20. Molly Peterson says:

    Having analyzed Martin Luther King’s “I Have a Dream” speech in high school, I had looked at the piece in a similar way to that used by Duarte. My English class had read the speech with the intent of picking out the metaphors, allusions, etc. While the exact structure hadn’t been used, it was enough like Duarte’s to strike a chord in my memory. Although familiar, this structure was a cohesive format that enabled me to reorganize my thought process as it applied to the speech.

  21. Kristan Legg says:

    This presentation of the famous “I Have A Dream” speech was a truly interesting view of how Dr. King composed his speaking style. Many people hear this speech and are captivated by its brilliance but few can decipher what it is that pulls them into the essence of King’s words.Through this analysis, viewers are able to see the elements to King’s speaking that make him so eloquent and effective. The viewer is also able to see the risks which king makes in order to pursue his audience’s interest and take hold of it once obtained. Overall this method was an inspiring model which allows the viewers to see how they too can become influential speakers.

  22. Forrest Saunders says:

    This visualization gave me new insight into King’s speech. I was able to see his use of repetition, metaphors and visual words, familiar songs, scripture, and literature, and lastly political reference. I learned and saw visually his transitions and different parts of his speech. This virtual graph was very insightful and helpful in fully understanding and appreciating the greatness of King’s “I Have a Dream” speech. In becoming an effective communicator it is useful to study those who are great at communicating and this visual analysis provided just that.

  23. I have never heard Martin Luther King’s speech described or analyzed in this way. In fact, it was a very interesting presentation simply because it was different from so many other descriptions of Dr. King’s speech. The visual aid provided was extremely helpful in seeing the structure of Dr. King’s speech, and I really appreciated the fact that she color-coated each different aspect of the “transcription” in different steps because otherwise it would have been confusing. This presentation was very affective in analyzing the presentation style and tactics that helped Dr. King give one of the most affective speeches of all time!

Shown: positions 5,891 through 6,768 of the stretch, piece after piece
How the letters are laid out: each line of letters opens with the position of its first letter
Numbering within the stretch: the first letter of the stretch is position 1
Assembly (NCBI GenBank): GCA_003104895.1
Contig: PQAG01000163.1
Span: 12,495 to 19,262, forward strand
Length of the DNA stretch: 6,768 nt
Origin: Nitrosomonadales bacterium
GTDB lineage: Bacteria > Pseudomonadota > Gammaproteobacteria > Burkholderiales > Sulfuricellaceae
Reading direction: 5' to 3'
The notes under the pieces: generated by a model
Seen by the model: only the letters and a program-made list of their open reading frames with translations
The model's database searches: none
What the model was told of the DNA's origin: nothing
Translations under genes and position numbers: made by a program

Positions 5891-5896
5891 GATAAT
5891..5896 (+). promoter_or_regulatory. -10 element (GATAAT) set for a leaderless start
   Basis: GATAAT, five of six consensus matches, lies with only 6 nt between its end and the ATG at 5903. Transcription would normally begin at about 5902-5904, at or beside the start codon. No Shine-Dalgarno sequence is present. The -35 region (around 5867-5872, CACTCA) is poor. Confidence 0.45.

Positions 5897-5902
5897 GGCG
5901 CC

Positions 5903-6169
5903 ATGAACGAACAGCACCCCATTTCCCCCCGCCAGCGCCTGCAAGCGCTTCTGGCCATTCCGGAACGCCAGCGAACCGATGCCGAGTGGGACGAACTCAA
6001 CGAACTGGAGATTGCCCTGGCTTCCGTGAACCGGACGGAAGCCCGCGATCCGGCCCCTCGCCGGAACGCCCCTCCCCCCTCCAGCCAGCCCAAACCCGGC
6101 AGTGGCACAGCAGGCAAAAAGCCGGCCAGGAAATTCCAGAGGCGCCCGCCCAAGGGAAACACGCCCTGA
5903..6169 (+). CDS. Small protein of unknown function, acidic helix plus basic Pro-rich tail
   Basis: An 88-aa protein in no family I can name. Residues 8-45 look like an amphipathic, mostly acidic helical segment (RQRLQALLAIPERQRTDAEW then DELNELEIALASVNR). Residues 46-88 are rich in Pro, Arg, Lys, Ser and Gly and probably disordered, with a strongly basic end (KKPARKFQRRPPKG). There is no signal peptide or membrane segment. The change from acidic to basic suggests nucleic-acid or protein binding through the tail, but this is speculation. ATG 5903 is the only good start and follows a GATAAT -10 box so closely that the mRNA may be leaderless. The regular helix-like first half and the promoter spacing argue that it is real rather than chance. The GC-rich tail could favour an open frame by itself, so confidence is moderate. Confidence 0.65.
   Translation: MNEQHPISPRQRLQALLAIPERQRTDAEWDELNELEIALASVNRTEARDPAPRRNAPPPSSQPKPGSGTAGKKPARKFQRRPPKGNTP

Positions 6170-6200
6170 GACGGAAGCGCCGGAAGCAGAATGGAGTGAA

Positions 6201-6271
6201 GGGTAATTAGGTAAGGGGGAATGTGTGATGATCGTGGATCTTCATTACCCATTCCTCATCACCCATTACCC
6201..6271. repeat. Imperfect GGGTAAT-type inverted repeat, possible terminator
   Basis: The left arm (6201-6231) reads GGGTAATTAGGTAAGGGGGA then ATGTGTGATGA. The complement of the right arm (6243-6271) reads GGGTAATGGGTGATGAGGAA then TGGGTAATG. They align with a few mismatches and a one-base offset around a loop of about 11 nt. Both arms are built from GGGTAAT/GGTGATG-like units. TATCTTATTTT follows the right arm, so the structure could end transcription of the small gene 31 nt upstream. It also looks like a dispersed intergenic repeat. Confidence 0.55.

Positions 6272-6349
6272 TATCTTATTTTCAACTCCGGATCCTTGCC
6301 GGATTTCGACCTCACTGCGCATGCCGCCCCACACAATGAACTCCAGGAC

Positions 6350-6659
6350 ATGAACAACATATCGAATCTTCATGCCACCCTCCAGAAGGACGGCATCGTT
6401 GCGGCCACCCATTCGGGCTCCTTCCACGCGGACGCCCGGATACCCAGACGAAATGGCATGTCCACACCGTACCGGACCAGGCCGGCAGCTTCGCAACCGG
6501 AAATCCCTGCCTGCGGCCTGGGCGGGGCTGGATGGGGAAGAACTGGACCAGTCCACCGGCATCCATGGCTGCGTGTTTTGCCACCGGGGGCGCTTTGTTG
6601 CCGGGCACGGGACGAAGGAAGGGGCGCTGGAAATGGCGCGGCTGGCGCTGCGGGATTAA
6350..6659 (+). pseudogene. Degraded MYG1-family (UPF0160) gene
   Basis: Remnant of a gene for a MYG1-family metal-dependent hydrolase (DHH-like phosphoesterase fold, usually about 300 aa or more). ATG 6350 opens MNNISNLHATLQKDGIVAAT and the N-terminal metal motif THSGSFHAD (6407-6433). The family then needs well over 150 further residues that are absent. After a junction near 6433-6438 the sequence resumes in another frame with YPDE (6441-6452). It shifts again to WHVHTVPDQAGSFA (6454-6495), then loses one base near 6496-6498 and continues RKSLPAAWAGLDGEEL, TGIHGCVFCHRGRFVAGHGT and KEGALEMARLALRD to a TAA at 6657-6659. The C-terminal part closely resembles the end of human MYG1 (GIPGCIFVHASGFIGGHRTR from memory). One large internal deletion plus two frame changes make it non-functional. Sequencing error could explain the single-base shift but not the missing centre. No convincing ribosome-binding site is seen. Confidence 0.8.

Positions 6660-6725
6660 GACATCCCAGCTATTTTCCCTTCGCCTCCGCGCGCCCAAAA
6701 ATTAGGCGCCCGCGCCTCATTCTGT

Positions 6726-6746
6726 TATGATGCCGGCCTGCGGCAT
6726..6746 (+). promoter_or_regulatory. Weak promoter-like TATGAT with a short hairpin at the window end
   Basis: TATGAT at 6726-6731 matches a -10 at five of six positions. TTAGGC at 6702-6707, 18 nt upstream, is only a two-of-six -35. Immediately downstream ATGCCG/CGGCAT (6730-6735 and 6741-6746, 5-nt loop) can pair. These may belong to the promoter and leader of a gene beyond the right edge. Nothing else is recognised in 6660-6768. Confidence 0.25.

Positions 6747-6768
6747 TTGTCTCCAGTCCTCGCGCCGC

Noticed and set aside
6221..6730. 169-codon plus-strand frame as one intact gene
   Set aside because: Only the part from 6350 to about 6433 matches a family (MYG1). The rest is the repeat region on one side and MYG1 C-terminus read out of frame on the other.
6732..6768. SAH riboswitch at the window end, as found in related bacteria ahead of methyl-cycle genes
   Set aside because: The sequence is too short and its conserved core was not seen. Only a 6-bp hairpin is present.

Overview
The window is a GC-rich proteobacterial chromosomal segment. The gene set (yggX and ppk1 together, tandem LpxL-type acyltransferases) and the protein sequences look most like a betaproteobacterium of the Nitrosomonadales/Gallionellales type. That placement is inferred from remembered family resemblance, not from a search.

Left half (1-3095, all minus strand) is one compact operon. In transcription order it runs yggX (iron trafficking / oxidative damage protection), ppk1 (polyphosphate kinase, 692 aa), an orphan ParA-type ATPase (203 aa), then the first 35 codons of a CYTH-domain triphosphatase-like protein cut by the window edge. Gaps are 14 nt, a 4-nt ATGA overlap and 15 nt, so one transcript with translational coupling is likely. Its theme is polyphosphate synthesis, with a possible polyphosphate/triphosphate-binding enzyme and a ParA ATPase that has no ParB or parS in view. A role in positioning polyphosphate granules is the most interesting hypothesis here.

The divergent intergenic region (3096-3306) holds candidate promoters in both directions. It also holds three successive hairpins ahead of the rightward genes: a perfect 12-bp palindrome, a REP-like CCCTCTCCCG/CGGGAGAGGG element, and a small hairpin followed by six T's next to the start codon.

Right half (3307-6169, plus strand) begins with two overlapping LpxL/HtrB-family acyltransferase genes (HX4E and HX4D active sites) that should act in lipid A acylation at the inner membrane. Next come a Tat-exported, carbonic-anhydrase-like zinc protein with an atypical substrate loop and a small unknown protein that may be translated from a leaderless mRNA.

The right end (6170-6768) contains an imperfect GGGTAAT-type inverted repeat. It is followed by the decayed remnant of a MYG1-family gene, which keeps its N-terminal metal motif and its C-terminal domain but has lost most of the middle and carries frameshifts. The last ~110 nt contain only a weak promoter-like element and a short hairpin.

24. Janae Muckle says:

    This presentation of the “I Have a Dream” speech was very different then anything I have ever seen. The visual aid that was used to demonstrate the different aspects of Dr. King’s speech was very helpful and unique. It illustrated very well how he spread things such as metaphors, Biblical references and historical references throughout his speech. Seeing his speech in this manner was an entirely new way to look at things, and I was very intrigued by the demonstration.

  25. Matthew Chenoweth says:

    I found this to be an interesting way of looking at the “I Have a Dream” speech. I enjoyed seeing how the this famous speech was broken down into references between the past and the future and different literary devices and material that King used. After listening to this presentation, I feel that I have a better respect for the speaking skills of Dr. King and the intricacy of his famous speech.